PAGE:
The Hero almost seems like a film set in a fictional universe based off of Elliott’s post-Lebowski career, focusing on a Western film icon in the AARP years of his life. Elliott carries that same soft-spokenness in The Hero that he did in Lebowski but its a bit more perturbed. He is no longer the mystical cowboy offering up life wisdom with every tip of his hat, but rather a lost soul in the desert, desperately seeking that same wisdom to guide him through the lonesome night. Or in other terms, he isn’t eating the bar, but this time, the bar is eating him.
In The Hero, Elliott plays Lee Hayden, an aging, legendary Western movie star who spends his time smoking joints with his former TV cast member-turned-drug dealer (Nick Offerman) and providing voiceovers to BBQ sauce ads. Elliott learns he has cancer and instead of telling his loved ones the grim news, he instead tells them that he’s working on a movie, trying to gain their admiration and respect instead of pity. When toking up with Offerman, Elliott meets Charlotte Dylan (Laura Prepon), a late 30-something/early 40-something comedian who falls into Elliott’s aura and an unconventional romance blooms between the two. At the same time, Elliott is trying to mend old wounds between himself and his daughter Lucy (Krysten Ritter).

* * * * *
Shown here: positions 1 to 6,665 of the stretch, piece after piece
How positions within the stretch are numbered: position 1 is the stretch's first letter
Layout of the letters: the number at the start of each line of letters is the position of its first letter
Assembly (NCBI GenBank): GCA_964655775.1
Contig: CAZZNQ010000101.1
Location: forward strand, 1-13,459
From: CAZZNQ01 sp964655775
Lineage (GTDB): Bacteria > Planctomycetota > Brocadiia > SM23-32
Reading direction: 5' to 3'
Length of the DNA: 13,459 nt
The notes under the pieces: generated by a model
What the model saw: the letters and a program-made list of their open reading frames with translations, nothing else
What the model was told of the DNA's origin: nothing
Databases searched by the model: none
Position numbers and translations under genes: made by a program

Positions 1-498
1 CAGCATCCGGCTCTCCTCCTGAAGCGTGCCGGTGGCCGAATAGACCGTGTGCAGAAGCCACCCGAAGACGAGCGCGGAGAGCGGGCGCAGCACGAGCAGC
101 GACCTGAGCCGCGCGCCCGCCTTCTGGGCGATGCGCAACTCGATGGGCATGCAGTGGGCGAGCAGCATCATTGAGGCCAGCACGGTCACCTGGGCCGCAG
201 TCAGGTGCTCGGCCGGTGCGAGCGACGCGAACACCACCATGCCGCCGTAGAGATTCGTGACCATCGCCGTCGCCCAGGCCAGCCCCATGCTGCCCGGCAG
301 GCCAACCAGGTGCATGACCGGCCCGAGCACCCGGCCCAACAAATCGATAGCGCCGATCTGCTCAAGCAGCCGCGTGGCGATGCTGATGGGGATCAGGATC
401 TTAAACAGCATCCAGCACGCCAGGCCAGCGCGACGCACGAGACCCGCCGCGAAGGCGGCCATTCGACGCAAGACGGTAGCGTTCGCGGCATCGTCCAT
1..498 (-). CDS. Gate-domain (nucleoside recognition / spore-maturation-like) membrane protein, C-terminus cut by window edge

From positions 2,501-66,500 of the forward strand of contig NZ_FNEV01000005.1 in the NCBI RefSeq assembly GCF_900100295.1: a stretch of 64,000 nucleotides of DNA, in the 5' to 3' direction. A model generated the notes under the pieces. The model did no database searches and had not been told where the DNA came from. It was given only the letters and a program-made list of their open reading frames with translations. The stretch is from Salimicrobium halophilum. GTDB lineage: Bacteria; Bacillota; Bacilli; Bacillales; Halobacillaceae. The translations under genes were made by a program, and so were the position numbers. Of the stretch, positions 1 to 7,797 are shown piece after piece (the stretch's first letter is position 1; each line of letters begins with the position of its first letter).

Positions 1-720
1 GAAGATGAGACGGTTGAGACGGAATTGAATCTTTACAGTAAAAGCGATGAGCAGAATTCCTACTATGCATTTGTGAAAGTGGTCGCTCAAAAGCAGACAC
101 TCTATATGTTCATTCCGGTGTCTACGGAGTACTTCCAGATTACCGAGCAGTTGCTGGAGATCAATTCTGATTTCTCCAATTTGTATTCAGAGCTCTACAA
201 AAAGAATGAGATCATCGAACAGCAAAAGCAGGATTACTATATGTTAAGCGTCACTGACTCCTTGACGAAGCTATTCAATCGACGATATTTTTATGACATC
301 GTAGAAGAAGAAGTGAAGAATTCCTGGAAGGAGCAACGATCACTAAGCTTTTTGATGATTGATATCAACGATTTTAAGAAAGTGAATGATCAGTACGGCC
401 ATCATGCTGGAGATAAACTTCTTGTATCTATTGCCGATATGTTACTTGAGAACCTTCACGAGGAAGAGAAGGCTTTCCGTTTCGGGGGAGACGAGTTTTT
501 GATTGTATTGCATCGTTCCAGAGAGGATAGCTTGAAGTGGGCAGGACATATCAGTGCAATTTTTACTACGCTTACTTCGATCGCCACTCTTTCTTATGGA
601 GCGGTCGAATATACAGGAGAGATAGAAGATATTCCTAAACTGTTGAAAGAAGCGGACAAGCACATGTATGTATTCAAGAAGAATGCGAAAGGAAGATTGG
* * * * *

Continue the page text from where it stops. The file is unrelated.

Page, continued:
The entire film feels like a distraction, like there is a central plot we should be following but we went down a detour 30-miles off the highway. This isn’t a bad thing and is 100 percent intentional on director Brett Hayley’s part. He wants us to feel the angst and unease Hayden is feeling, watching him waste time instead of getting the ball rolling on battling his disease. Its pretty fascinating, like watching a person who is supposed to be working on a business proposal or writing a school essay clean their house or shop for groceries for hours instead.
This type of distraction effect can only be accomplished through an actor like Elliott. In our world, we look at Elliott as the “strong, silent” type, a rugged sort of man who doesn’t waste time talking about his emotions when there’s work to be done. That isn’t to say that Elliott is actually this way in real life, but it is how we perceive him and how his fictional fans in this fictional movie do as well. It also makes his relationship with Prepon that much more impactful, as we imagine Elliott in real life would be against a relationship with that big of an age disparity. But just like when we watch him let loose with Prepon on drugs and open up emotionally to casting directors, Elliott is always full of surprises.
It’s always a strange thing to hear when a celebrity dies or has some sort of terminal illness. We think that because they’ve become so famous, so endeared and so beloved that their bodies have become immune to life-threatening diseases and will stay with us forever. The Hero tackles this false notion head on, showing that even though they will all die, they still have plenty of life let to live.